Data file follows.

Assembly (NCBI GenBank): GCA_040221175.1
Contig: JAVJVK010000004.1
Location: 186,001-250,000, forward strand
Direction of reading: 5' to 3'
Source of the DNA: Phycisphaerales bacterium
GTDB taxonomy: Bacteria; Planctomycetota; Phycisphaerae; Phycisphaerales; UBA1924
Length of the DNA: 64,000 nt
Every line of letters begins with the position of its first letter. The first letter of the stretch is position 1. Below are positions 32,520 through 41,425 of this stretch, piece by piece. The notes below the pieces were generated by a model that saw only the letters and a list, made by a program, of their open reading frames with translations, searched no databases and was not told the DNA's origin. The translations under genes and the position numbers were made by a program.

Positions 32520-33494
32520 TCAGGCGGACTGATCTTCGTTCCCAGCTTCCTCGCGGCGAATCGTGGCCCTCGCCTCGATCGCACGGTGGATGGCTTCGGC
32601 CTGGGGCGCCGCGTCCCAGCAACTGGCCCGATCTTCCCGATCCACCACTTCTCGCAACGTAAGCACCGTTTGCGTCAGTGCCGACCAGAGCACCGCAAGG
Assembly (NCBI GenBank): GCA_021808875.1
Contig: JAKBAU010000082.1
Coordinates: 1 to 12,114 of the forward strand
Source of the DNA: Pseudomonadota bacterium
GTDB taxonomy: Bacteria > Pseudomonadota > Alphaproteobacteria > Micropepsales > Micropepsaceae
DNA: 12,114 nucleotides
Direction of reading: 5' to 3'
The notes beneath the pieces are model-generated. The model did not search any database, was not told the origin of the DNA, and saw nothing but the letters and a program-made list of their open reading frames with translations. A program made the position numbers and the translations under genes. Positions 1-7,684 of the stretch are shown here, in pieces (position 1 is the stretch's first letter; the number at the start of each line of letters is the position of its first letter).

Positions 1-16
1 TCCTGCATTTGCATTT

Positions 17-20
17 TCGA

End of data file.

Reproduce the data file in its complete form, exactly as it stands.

Assembly (NCBI GenBank): GCA_040221175.1
Contig: JAVJVK010000004.1
Location: 186,001-250,000, forward strand
Direction of reading: 5' to 3'
Source of the DNA: Phycisphaerales bacterium
GTDB taxonomy: Bacteria; Planctomycetota; Phycisphaerae; Phycisphaerales; UBA1924
Length of the DNA: 64,000 nt
Every line of letters begins with the position of its first letter. The first letter of the stretch is position 1. Below are positions 32,520 through 41,425 of this stretch, piece by piece. The notes below the pieces were generated by a model that saw only the letters and a list, made by a program, of their open reading frames with translations, searched no databases and was not told the DNA's origin. The translations under genes and the position numbers were made by a program.

Positions 32520-33494
32520 TCAGGCGGACTGATCTTCGTTCCCAGCTTCCTCGCGGCGAATCGTGGCCCTCGCCTCGATCGCACGGTGGATGGCTTCGGC
32601 CTGGGGCGCCGCGTCCCAGCAACTGGCCCGATCTTCCCGATCCACCACTTCTCGCAACGTAAGCACCGTTTGCGTCAGTGCCGACCAGAGCACCGCAAGG
Assembly (NCBI GenBank): GCA_021808875.1
Contig: JAKBAU010000082.1
Coordinates: 1 to 12,114 of the forward strand
Source of the DNA: Pseudomonadota bacterium
GTDB taxonomy: Bacteria > Pseudomonadota > Alphaproteobacteria > Micropepsales > Micropepsaceae
DNA: 12,114 nucleotides
Direction of reading: 5' to 3'
The notes beneath the pieces are model-generated. The model did not search any database, was not told the origin of the DNA, and saw nothing but the letters and a program-made list of their open reading frames with translations. A program made the position numbers and the translations under genes. Positions 1-7,684 of the stretch are shown here, in pieces (position 1 is the stretch's first letter; the number at the start of each line of letters is the position of its first letter).

Positions 1-16
1 TCCTGCATTTGCATTT

Positions 17-20
17 TCGA